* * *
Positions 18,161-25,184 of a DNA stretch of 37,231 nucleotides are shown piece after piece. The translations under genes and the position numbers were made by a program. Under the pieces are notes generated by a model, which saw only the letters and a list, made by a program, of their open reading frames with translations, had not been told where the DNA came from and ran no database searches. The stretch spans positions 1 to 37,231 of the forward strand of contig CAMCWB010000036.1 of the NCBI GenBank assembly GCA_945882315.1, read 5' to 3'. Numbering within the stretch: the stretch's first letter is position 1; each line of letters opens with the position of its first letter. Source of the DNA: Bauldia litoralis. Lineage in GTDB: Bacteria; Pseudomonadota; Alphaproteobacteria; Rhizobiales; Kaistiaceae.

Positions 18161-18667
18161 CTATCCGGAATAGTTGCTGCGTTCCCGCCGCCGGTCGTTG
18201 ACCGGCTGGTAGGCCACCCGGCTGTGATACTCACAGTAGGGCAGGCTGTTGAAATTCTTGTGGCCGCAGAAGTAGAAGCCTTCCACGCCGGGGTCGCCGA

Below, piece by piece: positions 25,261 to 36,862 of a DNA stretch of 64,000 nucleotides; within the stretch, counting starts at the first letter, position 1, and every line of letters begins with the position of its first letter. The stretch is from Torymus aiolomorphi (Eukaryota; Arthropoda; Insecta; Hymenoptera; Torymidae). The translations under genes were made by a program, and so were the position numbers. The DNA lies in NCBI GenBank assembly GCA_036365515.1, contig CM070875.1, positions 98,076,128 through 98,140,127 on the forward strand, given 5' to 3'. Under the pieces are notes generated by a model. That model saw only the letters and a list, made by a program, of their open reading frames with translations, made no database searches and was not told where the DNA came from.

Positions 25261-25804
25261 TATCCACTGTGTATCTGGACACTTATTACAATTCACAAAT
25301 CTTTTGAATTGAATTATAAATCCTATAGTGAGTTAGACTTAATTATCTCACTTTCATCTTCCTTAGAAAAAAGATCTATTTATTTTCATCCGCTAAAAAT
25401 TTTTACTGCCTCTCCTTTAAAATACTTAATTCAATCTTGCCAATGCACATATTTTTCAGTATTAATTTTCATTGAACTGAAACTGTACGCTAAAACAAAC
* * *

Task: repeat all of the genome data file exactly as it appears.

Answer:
Positions 18,161-25,184 of a DNA stretch of 37,231 nucleotides are shown piece after piece. The translations under genes and the position numbers were made by a program. Under the pieces are notes generated by a model, which saw only the letters and a list, made by a program, of their open reading frames with translations, had not been told where the DNA came from and ran no database searches. The stretch spans positions 1 to 37,231 of the forward strand of contig CAMCWB010000036.1 of the NCBI GenBank assembly GCA_945882315.1, read 5' to 3'. Numbering within the stretch: the stretch's first letter is position 1; each line of letters opens with the position of its first letter. Source of the DNA: Bauldia litoralis. Lineage in GTDB: Bacteria; Pseudomonadota; Alphaproteobacteria; Rhizobiales; Kaistiaceae.

Positions 18161-18667
18161 CTATCCGGAATAGTTGCTGCGTTCCCGCCGCCGGTCGTTG
18201 ACCGGCTGGTAGGCCACCCGGCTGTGATACTCACAGTAGGGCAGGCTGTTGAAATTCTTGTGGCCGCAGAAGTAGAAGCCTTCCACGCCGGGGTCGCCGA

Below, piece by piece: positions 25,261 to 36,862 of a DNA stretch of 64,000 nucleotides; within the stretch, counting starts at the first letter, position 1, and every line of letters begins with the position of its first letter. The stretch is from Torymus aiolomorphi (Eukaryota; Arthropoda; Insecta; Hymenoptera; Torymidae). The translations under genes were made by a program, and so were the position numbers. The DNA lies in NCBI GenBank assembly GCA_036365515.1, contig CM070875.1, positions 98,076,128 through 98,140,127 on the forward strand, given 5' to 3'. Under the pieces are notes generated by a model. That model saw only the letters and a list, made by a program, of their open reading frames with translations, made no database searches and was not told where the DNA came from.

Positions 25261-25804
25261 TATCCACTGTGTATCTGGACACTTATTACAATTCACAAAT
25301 CTTTTGAATTGAATTATAAATCCTATAGTGAGTTAGACTTAATTATCTCACTTTCATCTTCCTTAGAAAAAAGATCTATTTATTTTCATCCGCTAAAAAT
25401 TTTTACTGCCTCTCCTTTAAAATACTTAATTCAATCTTGCCAATGCACATATTTTTCAGTATTAATTTTCATTGAACTGAAACTGTACGCTAAAACAAAC